The U.S. credit union regulator sued JPMorgan Securities and Bear Stearns & Co. on Monday over alleged misconduct in the sale of $3.6 billion in mortgage securities to credit unions that collapsed because of losses from the securities.
The lawsuit by the National Credit Union Administration is its second against JPMorgan involving losses to credit unions. In June 2011 the agency sued it over securities in which JPMorgan was the underwriter and seller. That suit is still pending.
Bear Stearns, which JPMorgan acquired in 2008, made misrepresentations in connection with the underwriting and subsequent sale of mortgage-backed securities to U.S. Central, Western Corporate, Southwest Corporate and Members United Corporate federal credit unions, the agency said.
The lawsuit, filed in federal court in Kansas, is the largest such lawsuit the regulator has filed to date.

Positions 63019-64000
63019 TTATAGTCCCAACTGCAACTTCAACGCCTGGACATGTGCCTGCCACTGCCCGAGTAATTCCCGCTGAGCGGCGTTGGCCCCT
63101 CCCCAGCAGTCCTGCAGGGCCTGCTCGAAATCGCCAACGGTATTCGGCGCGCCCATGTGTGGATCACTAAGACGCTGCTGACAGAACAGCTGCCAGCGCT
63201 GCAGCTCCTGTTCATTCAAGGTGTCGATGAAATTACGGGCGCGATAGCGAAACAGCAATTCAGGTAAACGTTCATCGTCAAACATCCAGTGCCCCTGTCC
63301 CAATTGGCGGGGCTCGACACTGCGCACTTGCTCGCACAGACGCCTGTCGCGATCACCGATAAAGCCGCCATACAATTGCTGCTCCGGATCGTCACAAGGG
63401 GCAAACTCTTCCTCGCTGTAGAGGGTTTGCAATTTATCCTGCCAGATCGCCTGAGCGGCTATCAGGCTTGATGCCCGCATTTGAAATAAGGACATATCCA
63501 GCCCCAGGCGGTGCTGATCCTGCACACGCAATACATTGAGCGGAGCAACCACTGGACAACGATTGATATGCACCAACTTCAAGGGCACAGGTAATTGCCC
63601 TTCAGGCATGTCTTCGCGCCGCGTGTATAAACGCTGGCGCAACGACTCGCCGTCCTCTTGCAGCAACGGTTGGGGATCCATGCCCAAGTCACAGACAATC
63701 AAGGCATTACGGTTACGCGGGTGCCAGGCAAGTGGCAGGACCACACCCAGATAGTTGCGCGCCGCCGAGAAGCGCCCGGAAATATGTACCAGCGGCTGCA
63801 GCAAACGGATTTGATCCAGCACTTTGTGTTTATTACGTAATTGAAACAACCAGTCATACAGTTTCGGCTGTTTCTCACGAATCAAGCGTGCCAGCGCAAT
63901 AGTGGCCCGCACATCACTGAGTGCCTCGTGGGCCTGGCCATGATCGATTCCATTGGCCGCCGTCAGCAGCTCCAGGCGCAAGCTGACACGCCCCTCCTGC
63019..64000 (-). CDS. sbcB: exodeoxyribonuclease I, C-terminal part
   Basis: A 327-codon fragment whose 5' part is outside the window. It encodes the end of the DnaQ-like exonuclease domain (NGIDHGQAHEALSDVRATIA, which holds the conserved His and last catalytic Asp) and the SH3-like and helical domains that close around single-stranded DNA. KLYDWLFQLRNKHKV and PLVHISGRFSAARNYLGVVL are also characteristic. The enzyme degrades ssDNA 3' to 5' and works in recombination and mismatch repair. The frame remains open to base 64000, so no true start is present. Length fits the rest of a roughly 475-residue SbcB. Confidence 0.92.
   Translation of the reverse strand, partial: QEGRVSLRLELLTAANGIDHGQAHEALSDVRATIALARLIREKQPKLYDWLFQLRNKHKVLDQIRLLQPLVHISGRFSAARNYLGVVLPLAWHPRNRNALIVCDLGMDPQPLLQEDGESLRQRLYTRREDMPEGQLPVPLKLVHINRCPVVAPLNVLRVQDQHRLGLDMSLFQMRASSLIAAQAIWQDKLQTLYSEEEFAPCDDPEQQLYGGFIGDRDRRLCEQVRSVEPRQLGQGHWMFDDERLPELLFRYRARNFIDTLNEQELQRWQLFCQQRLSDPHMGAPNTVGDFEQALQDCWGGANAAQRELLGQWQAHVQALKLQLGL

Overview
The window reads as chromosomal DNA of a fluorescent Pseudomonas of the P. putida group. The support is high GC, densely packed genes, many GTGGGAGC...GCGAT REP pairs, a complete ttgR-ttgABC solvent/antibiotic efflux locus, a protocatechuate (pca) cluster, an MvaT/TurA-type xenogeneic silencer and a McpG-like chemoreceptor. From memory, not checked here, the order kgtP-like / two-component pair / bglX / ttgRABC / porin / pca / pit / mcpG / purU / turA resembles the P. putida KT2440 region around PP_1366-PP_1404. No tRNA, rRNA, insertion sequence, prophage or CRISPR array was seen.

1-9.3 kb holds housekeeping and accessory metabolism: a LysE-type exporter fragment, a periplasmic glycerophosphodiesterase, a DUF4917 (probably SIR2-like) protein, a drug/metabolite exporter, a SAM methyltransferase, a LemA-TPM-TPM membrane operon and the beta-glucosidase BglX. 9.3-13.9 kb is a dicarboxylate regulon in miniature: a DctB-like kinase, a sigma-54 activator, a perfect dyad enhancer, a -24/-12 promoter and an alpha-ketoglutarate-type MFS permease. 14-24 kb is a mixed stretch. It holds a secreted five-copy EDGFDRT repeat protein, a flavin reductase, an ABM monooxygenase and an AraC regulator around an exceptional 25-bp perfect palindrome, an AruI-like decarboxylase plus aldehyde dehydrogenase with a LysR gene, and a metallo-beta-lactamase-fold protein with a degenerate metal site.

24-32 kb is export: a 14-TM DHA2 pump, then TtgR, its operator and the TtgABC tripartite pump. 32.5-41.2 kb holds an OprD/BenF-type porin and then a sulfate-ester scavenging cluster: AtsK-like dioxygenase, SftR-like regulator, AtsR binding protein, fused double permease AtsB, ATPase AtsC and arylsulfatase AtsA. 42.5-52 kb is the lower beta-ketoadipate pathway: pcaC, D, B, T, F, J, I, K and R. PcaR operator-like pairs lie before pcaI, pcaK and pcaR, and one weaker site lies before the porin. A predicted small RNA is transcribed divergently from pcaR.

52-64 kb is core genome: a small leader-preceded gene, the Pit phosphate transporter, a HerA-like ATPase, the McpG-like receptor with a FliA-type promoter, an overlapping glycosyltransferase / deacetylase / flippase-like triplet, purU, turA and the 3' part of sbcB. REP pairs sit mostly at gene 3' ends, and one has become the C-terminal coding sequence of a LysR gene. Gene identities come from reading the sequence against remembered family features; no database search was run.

A JPMorgan spokeswoman declined to comment.
In the past two years the agency has brought similar actions against Barclays Capital, Credit Suisse, Goldman Sachs, RBS Securities, UBS Securities, Wachovia and others.
Most of the cases are pending, but it has settled claims against Citigroup, Deutsche Bank Securities and HSBC for around $170 million.
The agency has been trying to recover losses related to the failure of five institutions that it seized in 2009 and 2010 after they ran into trouble due to the crumbling housing market.
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